If there were to be a sever crash that wiped your CMS data as well as your site stucture/pages, you would rebuild the site stucture using your last saved good copy which should be on a local machine, and recreate your database (with the same name) and then import your last saved .sql into it in order to re-populate your site pages with the backed up content. Presumably, if all the changes (subsequent to building and uploading your site) were made using the CMS, then the restore would consist of just those two operations. Once the original site is up and working - with all the include code for the different pages and sections' content coded in to the pages, you would have a copy of that saved locally. Just by uploading that whole original site, it would draw upon the current data stored in the database to be up-to-date again.
If you update the site with new or revised menu additions, it would not affect anything entered via the CMS, and you would have those revisions saved as part of your local (DW) site any way. It might be worth considering having your menu structure created as a dynamic menu, with its values stored in the same database as the CMS data. A benefit of this is that if you are restructuring your site and adding pages, you could have the remote database mirrored on a local machine where you could add and test menu items and then export just the menu .sql and import it on to your remote db (along with the new pages containing the CMS include code) with very little down time.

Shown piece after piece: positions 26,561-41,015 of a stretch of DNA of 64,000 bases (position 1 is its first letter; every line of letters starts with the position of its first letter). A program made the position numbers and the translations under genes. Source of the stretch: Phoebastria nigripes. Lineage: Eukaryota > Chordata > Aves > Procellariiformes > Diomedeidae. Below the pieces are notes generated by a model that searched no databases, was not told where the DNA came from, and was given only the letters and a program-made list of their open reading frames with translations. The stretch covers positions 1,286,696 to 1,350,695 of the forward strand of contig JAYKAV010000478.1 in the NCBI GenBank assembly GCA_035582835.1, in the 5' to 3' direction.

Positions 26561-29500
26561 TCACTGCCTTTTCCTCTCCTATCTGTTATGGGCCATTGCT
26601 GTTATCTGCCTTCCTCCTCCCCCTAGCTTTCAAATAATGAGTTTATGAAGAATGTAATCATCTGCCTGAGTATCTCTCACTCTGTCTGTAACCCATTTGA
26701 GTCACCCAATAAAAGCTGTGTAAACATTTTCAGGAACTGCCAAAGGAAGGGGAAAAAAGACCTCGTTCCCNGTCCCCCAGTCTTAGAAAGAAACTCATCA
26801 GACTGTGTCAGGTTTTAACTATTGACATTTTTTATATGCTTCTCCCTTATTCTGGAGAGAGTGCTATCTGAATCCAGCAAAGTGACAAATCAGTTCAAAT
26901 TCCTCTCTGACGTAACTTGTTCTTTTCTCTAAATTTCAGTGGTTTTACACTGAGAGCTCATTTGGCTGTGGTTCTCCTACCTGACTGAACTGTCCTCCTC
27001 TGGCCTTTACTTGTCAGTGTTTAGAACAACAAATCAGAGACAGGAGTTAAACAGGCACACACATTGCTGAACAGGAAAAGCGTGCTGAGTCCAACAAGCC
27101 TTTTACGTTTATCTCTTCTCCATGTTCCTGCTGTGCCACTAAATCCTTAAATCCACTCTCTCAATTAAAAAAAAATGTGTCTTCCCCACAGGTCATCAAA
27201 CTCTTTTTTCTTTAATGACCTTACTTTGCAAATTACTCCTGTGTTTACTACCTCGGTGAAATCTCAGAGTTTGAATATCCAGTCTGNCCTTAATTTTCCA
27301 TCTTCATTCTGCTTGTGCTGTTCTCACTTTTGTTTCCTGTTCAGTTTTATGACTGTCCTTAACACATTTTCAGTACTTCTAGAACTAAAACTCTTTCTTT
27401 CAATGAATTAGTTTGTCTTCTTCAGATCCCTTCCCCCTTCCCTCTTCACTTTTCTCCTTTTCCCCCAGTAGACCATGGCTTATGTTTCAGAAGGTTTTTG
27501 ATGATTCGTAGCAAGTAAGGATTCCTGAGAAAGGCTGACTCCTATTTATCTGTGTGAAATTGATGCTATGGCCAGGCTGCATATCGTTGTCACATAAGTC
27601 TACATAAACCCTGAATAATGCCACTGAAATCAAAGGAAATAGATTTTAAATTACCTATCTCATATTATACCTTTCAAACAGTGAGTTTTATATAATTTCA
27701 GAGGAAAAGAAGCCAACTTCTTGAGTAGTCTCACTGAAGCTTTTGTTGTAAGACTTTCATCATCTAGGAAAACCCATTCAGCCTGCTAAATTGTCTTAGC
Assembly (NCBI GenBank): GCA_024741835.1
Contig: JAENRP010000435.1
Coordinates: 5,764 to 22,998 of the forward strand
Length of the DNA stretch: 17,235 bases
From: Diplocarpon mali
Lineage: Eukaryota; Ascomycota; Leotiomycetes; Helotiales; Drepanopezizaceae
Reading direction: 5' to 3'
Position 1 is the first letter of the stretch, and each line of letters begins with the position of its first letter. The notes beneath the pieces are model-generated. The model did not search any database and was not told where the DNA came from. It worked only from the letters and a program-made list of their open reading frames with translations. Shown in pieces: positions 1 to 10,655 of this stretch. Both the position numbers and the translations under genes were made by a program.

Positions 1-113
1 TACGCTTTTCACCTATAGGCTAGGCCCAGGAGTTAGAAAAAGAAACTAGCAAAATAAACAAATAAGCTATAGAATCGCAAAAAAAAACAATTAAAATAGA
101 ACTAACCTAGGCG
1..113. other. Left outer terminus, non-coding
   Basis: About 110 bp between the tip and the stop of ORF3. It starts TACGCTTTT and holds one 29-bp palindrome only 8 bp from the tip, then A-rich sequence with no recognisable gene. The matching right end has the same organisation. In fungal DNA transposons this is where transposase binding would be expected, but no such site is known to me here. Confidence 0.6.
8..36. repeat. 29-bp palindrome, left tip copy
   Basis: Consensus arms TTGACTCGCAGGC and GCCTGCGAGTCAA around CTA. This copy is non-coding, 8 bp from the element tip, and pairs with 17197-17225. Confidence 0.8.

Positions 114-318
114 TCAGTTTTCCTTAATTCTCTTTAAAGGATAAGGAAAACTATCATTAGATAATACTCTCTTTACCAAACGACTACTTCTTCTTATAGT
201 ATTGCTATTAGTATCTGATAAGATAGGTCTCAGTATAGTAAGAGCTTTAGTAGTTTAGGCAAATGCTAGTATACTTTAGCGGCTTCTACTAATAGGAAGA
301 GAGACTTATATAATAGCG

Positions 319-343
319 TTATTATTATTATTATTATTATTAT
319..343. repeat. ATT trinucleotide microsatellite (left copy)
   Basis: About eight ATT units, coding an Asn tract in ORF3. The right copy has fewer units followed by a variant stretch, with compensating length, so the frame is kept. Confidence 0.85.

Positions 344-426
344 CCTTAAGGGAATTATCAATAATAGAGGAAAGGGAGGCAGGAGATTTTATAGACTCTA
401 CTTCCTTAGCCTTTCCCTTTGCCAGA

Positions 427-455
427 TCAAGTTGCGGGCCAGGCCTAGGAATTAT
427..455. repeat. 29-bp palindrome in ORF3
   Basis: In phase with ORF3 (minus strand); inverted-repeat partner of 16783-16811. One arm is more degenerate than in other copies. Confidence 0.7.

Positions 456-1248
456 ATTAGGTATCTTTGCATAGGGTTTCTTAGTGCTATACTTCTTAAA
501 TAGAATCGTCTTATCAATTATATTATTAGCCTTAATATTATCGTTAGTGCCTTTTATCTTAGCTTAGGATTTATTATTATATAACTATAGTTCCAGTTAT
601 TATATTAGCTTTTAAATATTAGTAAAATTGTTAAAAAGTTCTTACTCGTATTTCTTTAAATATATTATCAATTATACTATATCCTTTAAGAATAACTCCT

Have just thought of a third operation, - any files (images, mp3s, docs pdf etc.) that were uploaded using the CMS FckEditor/kfm file manager will also have to be backed up occasionally too, as the CMS only records their paths/names and properties to database, - the files themselves are in a directory on your (crashed) server.
You would need to add the pages to the site map yourself, using whatever tool you use to compile it. If you have added fresh pages, then you might already be thinking in terms of running a program like Surveyor to generate up-to-date xml (and html) site maps for submission to search engines anyway.
It's surprising how little the subject of backing up the data created by CMS crops up, gived its importance. Hosted servers will (should) have robust backup/recovery safeguards anyway, but being in charge of your own backups is worth working out a decent plan for, especially if you haven't agreed a plan with your client about whose responsibility it is.